I'm thankful to have finally found something that allows me some ability to play again. Not all that rusty really, but have precious few illusions about any sort of return for me at this point. That's OK. Sometimes it's enough just to be in less pain.

Old 19th July 2020
  #34
Gear Addict
 

Getting old is a pain. I also had (their words not mine) a TIA in January. What's interesting is that everything on one (right) side is experienced as it should be, hot, cold sensations etc. But on my left side the experience is a polar opposite at normal levels but go above or below that point it's like sticking your finger in an electrical outlet. How does one tell one side of the brain that the other is not reacting properly? One time I did put an ice cube in both hands at the same time; both registered the cold but that was never repeated so what's cold and wet in the right hand is warm and dry in the left. Yep, getting old is a pain...if it doesn't kill you first. ;o)

It must have been in a private email/message to me where he mentioned the confidence or lack there of issue as I cannot find it's mention here. So I will not say what he said.

g
Old 19th July 2020
  #35
Quote:
Originally Posted by gramps View Post
Getting old is a pain. I also had (their words not mine) a TIA in January. What's interesting is that everything on one (right) side is experienced as it should be, hot, cold sensations etc. But on my left side the experience is a polar opposite at normal levels but go above or below that point it's like sticking your finger in an electrical outlet. How does one tell one side of the brain that the other is not reacting properly? One time I did put an ice cube in both hands at the same time; both registered the cold but that was never repeated so what's cold and wet in the right hand is warm and dry in the left. Yep, getting old is a pain...if it doesn't kill you first. ;o)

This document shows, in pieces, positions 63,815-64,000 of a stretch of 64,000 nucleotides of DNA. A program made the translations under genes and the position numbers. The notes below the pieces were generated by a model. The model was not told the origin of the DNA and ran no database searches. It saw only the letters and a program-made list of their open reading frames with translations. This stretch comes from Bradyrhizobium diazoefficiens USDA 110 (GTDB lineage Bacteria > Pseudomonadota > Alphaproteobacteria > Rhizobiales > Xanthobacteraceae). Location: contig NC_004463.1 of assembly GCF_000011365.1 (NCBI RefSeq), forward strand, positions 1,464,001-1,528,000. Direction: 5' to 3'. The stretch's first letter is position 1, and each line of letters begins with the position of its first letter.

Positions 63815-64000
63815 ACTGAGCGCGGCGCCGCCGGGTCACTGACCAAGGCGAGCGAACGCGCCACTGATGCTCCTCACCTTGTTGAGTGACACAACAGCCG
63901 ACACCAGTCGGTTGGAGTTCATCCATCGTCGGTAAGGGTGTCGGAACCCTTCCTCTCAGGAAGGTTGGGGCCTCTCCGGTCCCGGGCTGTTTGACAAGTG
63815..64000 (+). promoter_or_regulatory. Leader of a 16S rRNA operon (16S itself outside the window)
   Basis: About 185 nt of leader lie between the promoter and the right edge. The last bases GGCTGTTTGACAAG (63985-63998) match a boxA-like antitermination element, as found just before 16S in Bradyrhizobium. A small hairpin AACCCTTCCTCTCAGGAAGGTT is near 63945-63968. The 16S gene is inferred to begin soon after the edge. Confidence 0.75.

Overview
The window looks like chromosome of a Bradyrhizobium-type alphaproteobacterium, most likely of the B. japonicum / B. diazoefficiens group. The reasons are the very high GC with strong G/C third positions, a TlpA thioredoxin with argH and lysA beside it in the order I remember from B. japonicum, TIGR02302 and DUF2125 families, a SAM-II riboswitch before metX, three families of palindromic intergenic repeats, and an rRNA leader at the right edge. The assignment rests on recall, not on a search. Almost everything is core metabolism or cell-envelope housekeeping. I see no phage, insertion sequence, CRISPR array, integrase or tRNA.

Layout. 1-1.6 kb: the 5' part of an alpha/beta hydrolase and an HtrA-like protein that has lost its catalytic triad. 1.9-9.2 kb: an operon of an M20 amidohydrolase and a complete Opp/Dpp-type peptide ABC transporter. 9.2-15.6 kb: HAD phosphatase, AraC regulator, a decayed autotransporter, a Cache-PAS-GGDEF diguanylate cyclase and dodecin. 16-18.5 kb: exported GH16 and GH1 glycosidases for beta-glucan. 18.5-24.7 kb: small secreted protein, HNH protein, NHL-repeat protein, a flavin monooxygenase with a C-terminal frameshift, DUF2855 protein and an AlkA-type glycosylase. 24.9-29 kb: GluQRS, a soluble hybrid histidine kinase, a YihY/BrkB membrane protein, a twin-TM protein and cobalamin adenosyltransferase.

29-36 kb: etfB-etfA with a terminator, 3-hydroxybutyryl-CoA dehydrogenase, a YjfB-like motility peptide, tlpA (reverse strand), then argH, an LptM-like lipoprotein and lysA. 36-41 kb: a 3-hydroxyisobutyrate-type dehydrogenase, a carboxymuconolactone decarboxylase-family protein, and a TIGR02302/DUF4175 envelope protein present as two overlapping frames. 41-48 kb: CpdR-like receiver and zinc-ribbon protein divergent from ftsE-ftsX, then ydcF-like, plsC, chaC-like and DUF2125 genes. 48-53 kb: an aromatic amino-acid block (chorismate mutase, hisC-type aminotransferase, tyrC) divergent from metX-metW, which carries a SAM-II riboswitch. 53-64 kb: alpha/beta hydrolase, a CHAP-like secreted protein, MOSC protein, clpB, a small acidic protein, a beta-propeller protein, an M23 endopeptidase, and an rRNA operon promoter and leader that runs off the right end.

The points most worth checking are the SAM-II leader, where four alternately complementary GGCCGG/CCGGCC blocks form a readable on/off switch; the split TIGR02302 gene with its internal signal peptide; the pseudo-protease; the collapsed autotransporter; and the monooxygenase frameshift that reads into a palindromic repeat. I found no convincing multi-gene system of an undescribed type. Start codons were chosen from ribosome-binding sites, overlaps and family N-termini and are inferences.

It must have been in a private email/message to me where he mentioned the confidence or lack there of issue as I cannot find it's mention here. So I will not say what he said.

g
Getting old beats the alternative, I reckon. And as many a tall building or high bridge knows, it's not for the faint of heart. Getting knocked off the stage (literally) in your prime, losing your livelihood and living with the equivalent of a really bad migraine day after day for for almost 2 decades ain't no picnic. When it's really bad it shoots/radiates forward into my forehead and eye sockets.

But I am still here, thanks to some fortitude I had no idea I was capable of...and a good woman.

I struggled with confidence issues and performance anxiety for just about as long. I overcame that too. So I really do believe I know from whence I speak. Ultimately there has to be something worthy of having confidence in. One's dependable skills and abilities, for instance.

I posed a question to the OP, perhaps he will return with an answer. If not, I understand. It might be a wrap for me as I type that a teacher can only show you the way and provide techniques and tools that are helpful if not instrumental to assist you on your way. But if you don't embrace them, or at least give them serious consideration and put them to sincere use, they can't help you.

Some people have to work harder for it. It's not fair. I know.
Old 19th July 2020
  #36
Gear Addict
 

+ 1 on the good woman...47 years here.

I've only been on stage once (long story that I won't bore anyone with). Actually I was under a table in front...man, I am not stage material.
Old 22nd July 2020
  #37
Quote:
Originally Posted by gramps View Post
Either his vocal coaches were just being nice by not being honest about his talent or lack there of. Or they got their money and quietly walked away.

g
I hate to see an elephant go hungry.

Anybody else see a big 'ol hefalump in the room? A hellable horilump?

SHHhhh...be vewy vewy quiet. Pachydoim twaks!